Where mobile fits in the marketing funnel sandwich
May 19, 2014
Alon Even is vice president of marketing at Appsee Mobile Analytics
By Alon Even
Believe it or not, even with all the news on the rise of mobile, it is still struggling to fit into the already overcrowded marketing landscape.
The two bookends on each side of mobile remain the huge multi-billion-dollar television industry and paid search that targets the impulse buyer.
All the channels used to create a dialogue with customers have their own place in the marketing funnel. Companies need to convince their Web people to dedicate some real estate to promote the mobile marketing channel. This is a tall task, since many are very protective of their real estate.
For an increasing number of companies, marketing teams are making headway in taking advantage of the immediacy that mobile brings to the marketing big picture.
With the shift to mobile where the majority of search traffic is happening, companies are migrating their efforts to building the mobile medium.
Mobile driving sales
The core of mobile's power is in its ability to drive sales in the context of the marketing funnel.
One of the key strategies to reach customers when they are within the marketing funnel is via the power of text messaging and push notifications.
The higher the engagement with your audience, the more likely those messages will be read and acted upon, ultimately leading to a conversion.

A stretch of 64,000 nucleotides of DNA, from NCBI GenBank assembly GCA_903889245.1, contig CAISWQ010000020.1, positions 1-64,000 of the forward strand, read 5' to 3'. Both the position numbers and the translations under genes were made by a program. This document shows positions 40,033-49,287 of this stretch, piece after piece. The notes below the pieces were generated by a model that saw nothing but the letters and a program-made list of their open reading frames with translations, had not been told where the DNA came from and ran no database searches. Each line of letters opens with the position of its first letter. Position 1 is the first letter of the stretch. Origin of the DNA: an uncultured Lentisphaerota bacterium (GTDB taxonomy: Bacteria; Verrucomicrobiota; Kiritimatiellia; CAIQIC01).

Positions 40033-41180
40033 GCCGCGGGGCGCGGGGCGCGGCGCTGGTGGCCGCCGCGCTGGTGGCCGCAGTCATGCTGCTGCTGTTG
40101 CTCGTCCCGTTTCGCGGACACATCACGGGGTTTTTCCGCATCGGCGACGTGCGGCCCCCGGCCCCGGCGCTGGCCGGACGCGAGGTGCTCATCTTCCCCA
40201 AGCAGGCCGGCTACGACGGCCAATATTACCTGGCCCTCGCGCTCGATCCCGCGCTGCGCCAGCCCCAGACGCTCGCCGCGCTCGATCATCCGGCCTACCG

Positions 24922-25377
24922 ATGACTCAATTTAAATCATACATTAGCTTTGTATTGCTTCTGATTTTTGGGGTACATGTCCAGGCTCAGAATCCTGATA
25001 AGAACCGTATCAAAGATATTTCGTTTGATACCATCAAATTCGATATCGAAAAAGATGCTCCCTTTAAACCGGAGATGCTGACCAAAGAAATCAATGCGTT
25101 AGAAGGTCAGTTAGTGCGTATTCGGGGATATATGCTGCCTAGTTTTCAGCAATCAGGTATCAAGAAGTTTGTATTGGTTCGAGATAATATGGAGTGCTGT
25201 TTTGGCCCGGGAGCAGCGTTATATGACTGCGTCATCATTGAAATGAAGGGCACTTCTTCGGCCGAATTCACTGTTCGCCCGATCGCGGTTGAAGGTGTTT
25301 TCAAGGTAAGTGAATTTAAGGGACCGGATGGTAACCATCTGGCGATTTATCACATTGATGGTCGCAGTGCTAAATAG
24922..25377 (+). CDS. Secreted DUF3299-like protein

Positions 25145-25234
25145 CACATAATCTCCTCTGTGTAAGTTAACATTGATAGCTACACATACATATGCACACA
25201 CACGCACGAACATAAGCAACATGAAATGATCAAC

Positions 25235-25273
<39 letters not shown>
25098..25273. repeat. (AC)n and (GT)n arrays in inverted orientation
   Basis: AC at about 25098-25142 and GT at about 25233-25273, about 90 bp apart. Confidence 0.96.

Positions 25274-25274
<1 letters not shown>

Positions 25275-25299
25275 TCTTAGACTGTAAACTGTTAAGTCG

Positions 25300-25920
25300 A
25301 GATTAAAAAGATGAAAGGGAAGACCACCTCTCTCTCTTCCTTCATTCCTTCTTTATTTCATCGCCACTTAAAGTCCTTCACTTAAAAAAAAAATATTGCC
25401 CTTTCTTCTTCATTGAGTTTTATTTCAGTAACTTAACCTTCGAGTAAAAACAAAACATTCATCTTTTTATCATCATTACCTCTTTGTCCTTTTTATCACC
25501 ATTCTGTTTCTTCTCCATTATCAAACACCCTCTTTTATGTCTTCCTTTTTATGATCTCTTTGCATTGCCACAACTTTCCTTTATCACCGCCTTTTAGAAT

As more businesses are moving to mobile and refining the mobile user experience, the more customers are embracing it. Its immediacy and simplicity are key reasons for this embrace.
The marketing funnel is where the magic happens. It is within the confines of this funnel that consumers flow from one step to another, hopefully strolling along seamlessly between the different levels of your app and reaching your call to action. This could be your orange download button, blue registration form, or your perfectly placed and colored buy now button.
Conversion optimization for the desktop was huge in 2013 and this area is sort of new in mobile. We will only see this practice pick up steam this year on mobile as more businesses with a mobile presence will be seeking to optimize the mobile user experience.
As mobile becomes more of a factor in the marketing funnel, we will see a rise in the use of visual mobile analytics to refine and optimize the user experience via the use of touch heatmapping, user recordings and other features.
Marketing funnel puzzle
Your users may be individuals with their own needs and desires, but for the most part are just like many other users. They navigate between mobile and desktop constantly, sometimes using both at the same time in second-screen scenarios.
Marketers need to present users with messages that are relevant on alternate devices at different times to encourage them to move closer to the end of the funnel and, ultimately, to conversion.
However, the real question remains: Where does mobile fit in your marketing funnel?